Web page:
Ignore the barking

Ignoring your Cockapoo until he stops barking is a great way to manage the barking.

This will mean not looking at him, not touching him, don’t talk or give him any attention. Giving him your attention while he barks will only reinforce the behavior and make him noisier.

When he finally calms down take a deep breath, look at him, and give him a tasty treat and a belly rub.

No matter how long he takes to stop barking ignore him by all means.

He will learn that barking takes away the attention that he craves so much but silence gets him rewarded.

Remove the barking motivation

Let us take an example of your Cockapoo barking at objects, animals, and people passing by the house.

If the dog is in the yard and barks at a vehicle passing by, take him into the house.

On the other hand, if he is in the house looking out and barks at people, vehicles, or animals passing by, close all the curtains.

Desensitization to the barking stimulus

This is where you get your Cockapoo gets used to what is making him bark.

However, it is important that you ensure that the thing that makes him bark the most is at a distance away from him.

Then slowly move the stimulus closer slowly as you give the dog some treats. If you move the stimulus away from the line of sight do not reward him.

The Cockapoo will learn to accustom that barking stimulus to rewards, in this case, treats.

So, let us take an example at a Cockapoo that barks at other dogs.

  1. Get a friend to stand with a strange dog out of sight or far away.
  2. As he/she starts moving closer with the dog give your Cockapoo some tasty while giving him a rub as a form of reassurance.
  3. When your friend gets out of the line of sight with the dog stop giving your Doodle those treats.
  4. Repeat this several times.

Your canine friend will take some time before he is accustomed to that particular barking stimulus.

Mental and Physical Stimulation

Lack of enough mental and physical stimulation can cause you Cockapoo to bark excessively.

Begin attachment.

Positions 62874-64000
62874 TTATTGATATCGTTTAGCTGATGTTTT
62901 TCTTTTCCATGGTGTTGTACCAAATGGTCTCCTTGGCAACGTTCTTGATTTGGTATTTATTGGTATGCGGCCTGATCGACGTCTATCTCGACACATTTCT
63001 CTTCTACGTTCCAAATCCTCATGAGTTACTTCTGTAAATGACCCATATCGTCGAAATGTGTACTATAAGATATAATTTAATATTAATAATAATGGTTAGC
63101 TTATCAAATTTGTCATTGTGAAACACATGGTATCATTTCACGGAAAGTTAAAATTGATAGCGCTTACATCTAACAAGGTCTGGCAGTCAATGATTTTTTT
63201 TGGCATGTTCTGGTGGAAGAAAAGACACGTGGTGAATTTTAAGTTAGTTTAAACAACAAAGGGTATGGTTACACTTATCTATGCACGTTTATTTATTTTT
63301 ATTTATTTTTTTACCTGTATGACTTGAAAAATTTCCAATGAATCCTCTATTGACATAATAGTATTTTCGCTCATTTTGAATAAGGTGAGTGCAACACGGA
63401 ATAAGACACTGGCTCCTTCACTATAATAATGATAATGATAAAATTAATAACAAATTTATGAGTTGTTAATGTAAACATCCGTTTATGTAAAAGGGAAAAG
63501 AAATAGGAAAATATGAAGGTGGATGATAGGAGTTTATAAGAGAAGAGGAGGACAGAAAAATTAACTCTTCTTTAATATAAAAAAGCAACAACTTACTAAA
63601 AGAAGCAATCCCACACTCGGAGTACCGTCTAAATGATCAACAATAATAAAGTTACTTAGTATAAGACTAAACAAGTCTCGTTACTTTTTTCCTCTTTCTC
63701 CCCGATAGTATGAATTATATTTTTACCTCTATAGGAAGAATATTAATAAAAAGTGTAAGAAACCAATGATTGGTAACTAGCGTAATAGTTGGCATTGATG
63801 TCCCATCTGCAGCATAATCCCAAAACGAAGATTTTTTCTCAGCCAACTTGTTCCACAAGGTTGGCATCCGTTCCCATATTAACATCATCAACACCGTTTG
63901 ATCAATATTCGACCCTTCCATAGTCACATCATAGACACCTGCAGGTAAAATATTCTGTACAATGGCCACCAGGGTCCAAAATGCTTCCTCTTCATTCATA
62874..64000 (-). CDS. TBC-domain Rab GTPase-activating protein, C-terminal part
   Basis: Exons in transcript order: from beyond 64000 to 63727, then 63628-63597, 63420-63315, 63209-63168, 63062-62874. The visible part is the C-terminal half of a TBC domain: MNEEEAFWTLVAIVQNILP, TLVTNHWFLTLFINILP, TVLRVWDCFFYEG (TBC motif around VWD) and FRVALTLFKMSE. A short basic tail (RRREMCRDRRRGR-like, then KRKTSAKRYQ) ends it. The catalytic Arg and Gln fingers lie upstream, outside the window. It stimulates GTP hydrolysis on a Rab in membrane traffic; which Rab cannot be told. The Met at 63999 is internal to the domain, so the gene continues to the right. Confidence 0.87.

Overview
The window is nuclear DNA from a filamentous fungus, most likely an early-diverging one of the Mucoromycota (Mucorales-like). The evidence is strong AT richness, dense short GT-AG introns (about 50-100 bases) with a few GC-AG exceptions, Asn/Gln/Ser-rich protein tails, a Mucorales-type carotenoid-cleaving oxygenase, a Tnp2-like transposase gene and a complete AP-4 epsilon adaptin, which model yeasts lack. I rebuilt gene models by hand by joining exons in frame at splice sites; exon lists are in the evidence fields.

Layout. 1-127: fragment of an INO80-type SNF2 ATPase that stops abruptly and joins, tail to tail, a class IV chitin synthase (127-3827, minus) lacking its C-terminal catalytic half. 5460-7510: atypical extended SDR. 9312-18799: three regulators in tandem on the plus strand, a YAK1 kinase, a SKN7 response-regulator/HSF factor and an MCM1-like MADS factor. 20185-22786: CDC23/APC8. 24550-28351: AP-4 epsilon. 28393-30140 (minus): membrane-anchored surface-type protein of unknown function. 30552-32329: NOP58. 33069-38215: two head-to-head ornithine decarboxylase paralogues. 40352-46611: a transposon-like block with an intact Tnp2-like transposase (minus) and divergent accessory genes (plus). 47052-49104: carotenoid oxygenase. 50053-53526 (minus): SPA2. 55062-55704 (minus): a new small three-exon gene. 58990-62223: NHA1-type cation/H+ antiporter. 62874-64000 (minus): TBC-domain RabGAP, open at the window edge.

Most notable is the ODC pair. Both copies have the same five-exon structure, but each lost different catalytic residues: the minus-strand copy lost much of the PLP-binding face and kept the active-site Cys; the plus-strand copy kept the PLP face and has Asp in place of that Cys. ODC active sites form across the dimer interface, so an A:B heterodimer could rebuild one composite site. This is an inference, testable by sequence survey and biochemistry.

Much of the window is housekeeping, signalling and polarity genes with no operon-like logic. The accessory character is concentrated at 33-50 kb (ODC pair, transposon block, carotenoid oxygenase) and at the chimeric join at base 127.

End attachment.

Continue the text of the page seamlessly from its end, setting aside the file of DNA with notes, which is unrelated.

About 60 minutes of daily exercise can help your dog burn out most of his energy which in turn, reduces barking.

This can be done through daily walks, playing in the yard, interactive games such as puzzles, agility, and obedience training.

If you eliminate boredom, he is less likely to bark.

Training your Cockapoo

Barking on command

This may sound insane but before you begin to train your Cockapoo to stop barking excessively, you will need to train barking on command.

This enables you to take control of the barking and reduces the urge to bark when not commanded to do so.

First, find a way to make this mixed dog barkThis may mean knocking or ringing the doorbell.

If he barks, proceed to reward or praise him for barking. Repeat.

Introduce the “bark” command before you use tha barking trigger and praise and reward him every time he barks on the command. Repeat this several times.

After you are done with the above stage, you can then proceed to say the “bark” command but this time do not use a barking trigger. Praise and reward the Cockapoo if he responds.

Do this in different environments, scenarios, triggers until he barks on command each time.

Train the “Quiet” command

Now that your Cockapoo can bark on command, you need to train him to stop barking on command.

You will first need to get the dog to bark on command, give him treat and as he munches on the treat say the “quiet” command. Do this in a clear and firm voice but do not shout.

After he is done with the treat, hold his muzzle say the “quiet” command to reinforce being quiet. Reward him if he stays quiet and repeat this several times.

You can then proceed to alternate between the “bark” and “quiet” command. Make him bark on command, hold his muzzle, and then ask him to be quiet without introducing a treat in between.

If he stops barking reward him. Increase the period you hold his muzzle and if he stays quiet during this period praise and reward him. Let the Doodle know that this is a big deal.

You can then proceed to do repetitions interrupting him every time he barks and rewarding him every time he stops barking in command.

Visit the vet

If your Cockapoo was mostly silent and begins to bark excessively all over a sudden, you will need to visit the veterinarian.

This can be due to a medical condition or a mental issue and you will need to get the dog checked.

My final take

Cockapoos are not known barkers but this does not mean that all Cockapoos are mostly silent dogs.

Excessive barking can occur in any dog and can sometimes spiral out of control. Learning why it happens and how to deal with it can be very helpful.

However, you will need to avoid the following things;

  • Leaving the dog unattended after he stops barking.
  • Shouting at the Cockapoo.
  • Punishing the dog.
  • Indirectly reinforcing the behavior.

You should also keep in mind that this is a very smart dog that will learn things quickly.

With that, you should be able to manage excessive barking in your Cockapoo.

There you go, WOOF!